Objectives and Methods
By using a previously validated murine model that involves immunizing mice with Mycobacterium bovis bacillus Calmette-Guérin to augment host immunity before infection with virulent Mycobacterium tuberculosis, we evaluated new treatment regimens including rifapentine and moxifloxacin, and assessed the potential of the Mycobacterium leprae heat shock protein-65 DNA vaccine to augment the activity of moxifloxacin.
Measurements
Quantitative spleen colony-forming unit counts, and the proportion of mice with culture-positive relapse after treatment, were determined.
Main Results
Three-month, once-weekly regimens of rifapentine combined with either isoniazid or moxifloxacin were as active as daily isoniazid for 6–9 mo. Six-month daily combinations of moxifloxacin with pyrazinamide, ethionamide, or ethambutol were more active than pyrazinamide plus ethambutol, a regimen recommended for latent TB infection after exposure to multidrug-resistant TB. The combination of moxifloxacin with the experimental nitroimidazopyran PA-824 was especially active. Finally, the heat shock protein-65 DNA vaccine had no effect on colony-forming unit counts when given alone, but augmented the bactericidal activity of moxifloxacin.
Conclusions
Together, these findings suggest that rifapentine, moxifloxacin, and, perhaps, therapeutic DNA vaccination have the potential to improve on the current treatment of latent TB infection.
doi:10.1164/rccm.200507-1047OC
PMCID: PMC1853317  PMID: 16151038
DNA vaccine; latency; moxifloxacin; rifapentine; tuberculosis
7.  Rifapentine, Moxifloxacin, or DNA Vaccine Improves Treatment of Latent Tuberculosis in a Mouse Model 
Rationale: Priorities for developing improved regimens for treatment of latent tuberculosis (TB) infection include (1) developing shorter and/or more intermittently administered regimens that are easier to supervise and (2) developing and evaluating regimens that are active against multidrug-resistant organisms.
Objectives and Methods: By using a previously validated murine model that involves immunizing mice with Mycobacterium bovis bacillus Calmette-Guérin to augment host immunity before infection with virulent Mycobacterium tuberculosis, we evaluated new treatment regimens including rifapentine and moxifloxacin, and assessed the potential of the Mycobacterium leprae heat shock protein-65 DNA vaccine to augment the activity of moxifloxacin.
Measurements: Quantitative spleen colony-forming unit counts, and the proportion of mice with culture-positive relapse after treatment, were determined.
Main Results: Three-month, once-weekly regimens of rifapentine combined with either isoniazid or moxifloxacin were as active as daily isoniazid for 6–9 mo. Six-month daily combinations of moxifloxacin with pyrazinamide, ethionamide, or ethambutol were more active than pyrazinamide plus ethambutol, a regimen recommended for latent TB infection after exposure to multidrug-resistant TB. The combination of moxifloxacin with the experimental nitroimidazopyran PA-824 was especially active. Finally, the heat shock protein-65 DNA vaccine had no effect on colony-forming unit counts when given alone, but augmented the bactericidal activity of moxifloxacin.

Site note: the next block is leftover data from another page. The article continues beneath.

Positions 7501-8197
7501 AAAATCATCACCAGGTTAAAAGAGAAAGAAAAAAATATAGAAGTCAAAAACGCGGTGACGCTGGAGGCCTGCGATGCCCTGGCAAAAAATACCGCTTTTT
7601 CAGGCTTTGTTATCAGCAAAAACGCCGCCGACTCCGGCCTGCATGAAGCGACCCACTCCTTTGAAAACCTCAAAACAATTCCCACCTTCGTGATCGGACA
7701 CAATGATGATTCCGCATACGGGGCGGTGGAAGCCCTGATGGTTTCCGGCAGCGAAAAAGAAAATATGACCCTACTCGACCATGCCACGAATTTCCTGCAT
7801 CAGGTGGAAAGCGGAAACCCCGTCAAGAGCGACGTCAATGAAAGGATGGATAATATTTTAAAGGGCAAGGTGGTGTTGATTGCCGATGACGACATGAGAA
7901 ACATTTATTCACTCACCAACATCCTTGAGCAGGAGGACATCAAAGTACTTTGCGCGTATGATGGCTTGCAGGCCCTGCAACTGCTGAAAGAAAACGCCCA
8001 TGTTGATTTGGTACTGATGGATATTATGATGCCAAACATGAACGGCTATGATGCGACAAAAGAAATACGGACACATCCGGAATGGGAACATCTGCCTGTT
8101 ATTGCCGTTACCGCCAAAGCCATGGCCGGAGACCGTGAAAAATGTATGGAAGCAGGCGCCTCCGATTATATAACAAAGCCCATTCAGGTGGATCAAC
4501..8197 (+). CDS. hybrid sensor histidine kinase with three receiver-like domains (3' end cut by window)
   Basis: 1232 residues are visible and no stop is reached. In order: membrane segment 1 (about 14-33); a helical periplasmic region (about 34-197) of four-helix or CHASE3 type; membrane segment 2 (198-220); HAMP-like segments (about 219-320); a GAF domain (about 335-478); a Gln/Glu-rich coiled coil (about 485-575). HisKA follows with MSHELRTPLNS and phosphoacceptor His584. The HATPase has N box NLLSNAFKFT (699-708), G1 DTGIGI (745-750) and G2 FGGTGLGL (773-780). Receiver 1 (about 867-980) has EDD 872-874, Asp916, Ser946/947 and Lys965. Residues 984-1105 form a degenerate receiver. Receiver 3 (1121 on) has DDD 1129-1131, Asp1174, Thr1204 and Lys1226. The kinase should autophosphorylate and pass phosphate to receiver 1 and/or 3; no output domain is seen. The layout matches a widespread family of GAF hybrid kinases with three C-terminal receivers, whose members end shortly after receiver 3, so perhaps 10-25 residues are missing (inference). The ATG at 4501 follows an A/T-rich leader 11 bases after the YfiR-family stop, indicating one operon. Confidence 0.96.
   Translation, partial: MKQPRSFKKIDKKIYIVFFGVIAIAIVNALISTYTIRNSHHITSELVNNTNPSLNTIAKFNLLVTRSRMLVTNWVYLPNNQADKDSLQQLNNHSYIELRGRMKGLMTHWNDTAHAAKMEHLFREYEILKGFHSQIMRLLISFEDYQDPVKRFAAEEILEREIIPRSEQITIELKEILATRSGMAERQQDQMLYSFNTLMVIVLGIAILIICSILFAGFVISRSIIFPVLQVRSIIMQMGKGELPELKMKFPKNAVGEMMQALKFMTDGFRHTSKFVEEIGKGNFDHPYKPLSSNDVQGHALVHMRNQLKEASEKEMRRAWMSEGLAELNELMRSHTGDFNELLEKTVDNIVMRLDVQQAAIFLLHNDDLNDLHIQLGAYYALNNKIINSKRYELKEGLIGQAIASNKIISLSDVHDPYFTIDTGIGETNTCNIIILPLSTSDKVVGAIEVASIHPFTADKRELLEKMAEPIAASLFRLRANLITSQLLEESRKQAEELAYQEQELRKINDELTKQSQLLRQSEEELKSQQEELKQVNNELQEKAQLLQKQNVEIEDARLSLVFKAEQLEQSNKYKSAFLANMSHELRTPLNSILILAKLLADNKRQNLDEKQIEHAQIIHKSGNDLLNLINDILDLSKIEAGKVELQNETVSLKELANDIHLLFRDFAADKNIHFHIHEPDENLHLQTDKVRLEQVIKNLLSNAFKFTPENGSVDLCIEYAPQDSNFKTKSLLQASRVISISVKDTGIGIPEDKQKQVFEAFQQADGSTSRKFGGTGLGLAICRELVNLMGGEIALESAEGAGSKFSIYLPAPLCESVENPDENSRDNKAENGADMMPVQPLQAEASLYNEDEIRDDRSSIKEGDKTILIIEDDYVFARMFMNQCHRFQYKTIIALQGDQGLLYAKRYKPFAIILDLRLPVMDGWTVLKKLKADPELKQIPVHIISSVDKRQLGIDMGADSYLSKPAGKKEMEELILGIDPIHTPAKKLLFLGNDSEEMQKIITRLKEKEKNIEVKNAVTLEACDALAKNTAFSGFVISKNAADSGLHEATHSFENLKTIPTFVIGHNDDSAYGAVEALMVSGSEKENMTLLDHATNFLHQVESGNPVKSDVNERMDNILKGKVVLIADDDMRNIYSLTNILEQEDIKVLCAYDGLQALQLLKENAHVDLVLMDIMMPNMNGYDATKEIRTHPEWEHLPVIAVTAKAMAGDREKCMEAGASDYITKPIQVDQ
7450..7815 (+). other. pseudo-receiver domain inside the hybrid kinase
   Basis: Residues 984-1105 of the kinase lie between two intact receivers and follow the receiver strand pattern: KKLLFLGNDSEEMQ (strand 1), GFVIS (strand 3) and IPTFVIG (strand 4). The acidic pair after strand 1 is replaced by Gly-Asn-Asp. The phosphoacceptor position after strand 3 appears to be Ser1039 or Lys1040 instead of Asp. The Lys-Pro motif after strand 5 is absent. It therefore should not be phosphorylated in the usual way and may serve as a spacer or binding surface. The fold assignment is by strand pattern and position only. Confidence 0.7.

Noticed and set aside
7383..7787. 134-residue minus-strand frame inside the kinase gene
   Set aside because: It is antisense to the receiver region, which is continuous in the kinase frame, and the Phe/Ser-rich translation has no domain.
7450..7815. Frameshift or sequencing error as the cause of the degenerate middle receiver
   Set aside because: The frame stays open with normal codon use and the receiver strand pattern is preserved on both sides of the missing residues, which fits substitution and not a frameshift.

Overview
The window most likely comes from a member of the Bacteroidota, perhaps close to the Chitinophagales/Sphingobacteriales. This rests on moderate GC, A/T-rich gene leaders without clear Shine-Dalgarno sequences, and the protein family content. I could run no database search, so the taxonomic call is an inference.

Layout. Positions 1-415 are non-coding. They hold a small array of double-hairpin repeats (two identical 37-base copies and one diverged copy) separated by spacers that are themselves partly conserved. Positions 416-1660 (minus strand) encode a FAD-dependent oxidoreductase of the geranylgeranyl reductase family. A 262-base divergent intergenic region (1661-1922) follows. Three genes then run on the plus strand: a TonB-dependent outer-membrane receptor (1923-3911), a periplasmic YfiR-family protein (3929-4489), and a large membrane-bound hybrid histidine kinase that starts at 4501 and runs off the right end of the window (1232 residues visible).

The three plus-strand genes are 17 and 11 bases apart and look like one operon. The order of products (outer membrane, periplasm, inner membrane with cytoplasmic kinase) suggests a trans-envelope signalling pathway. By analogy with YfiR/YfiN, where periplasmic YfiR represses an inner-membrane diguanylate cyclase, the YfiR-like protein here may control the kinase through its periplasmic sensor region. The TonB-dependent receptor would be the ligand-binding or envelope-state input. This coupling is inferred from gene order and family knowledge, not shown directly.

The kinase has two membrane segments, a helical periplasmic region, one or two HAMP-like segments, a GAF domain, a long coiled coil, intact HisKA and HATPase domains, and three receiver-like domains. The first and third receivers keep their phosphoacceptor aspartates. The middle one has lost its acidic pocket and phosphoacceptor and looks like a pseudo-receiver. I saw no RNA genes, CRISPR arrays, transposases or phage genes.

Conclusions: Together, these findings suggest that rifapentine, moxifloxacin, and, perhaps, therapeutic DNA vaccination have the potential to improve on the current treatment of latent TB infection.
doi:10.1164/rccm.200507-1047OC
PMCID: PMC1853317  PMID: 16151038
DNA vaccine; latency; moxifloxacin; rifapentine; tuberculosis
8.  Short-Course Therapy with Daily Rifapentine in a Murine Model of Latent Tuberculosis Infection 
Rationale: Regimens recommended to treat latent tuberculosis infection (LTBI) are 3 to 9 months long. A 2-month rifampin+pyrazinamide regimen is no longer recommended. Shorter regimens are highly desirable. Because substituting rifapentine for rifampin in the standard regimen for active tuberculosis halves the treatment duration needed to prevent relapse in mice, we hypothesized daily rifapentine-based regimens could shorten LTBI treatment to 2 months or less.
Objectives: To improve an existing model of LTBI chemotherapy and evaluate the efficacy of daily rifapentine-based regimens.
Methods: Mice were immunized with a more immunogenic recombinant Bacille Calmette-Guérin strain (rBCG30) and received very low-dose aerosol infection with Mycobacterium tuberculosis to establish a stable lung bacterial burden below 104 CFU without drug treatment. Mice received a control (isoniazid alone, rifampin alone, rifampin+isoniazid, rifampin+pyrazinamide) or test (rifapentine alone, rifapentine+isoniazid, rifapentine+pyrazinamide, rifapentine+isoniazid+pyrazinamide) regimen for 8 weeks. Rifamycin doses were 10 mg/kg/d, analogous to the same human doses. Outcomes were biweekly lung CFU counts and relapse after 4 to 8 weeks of treatment.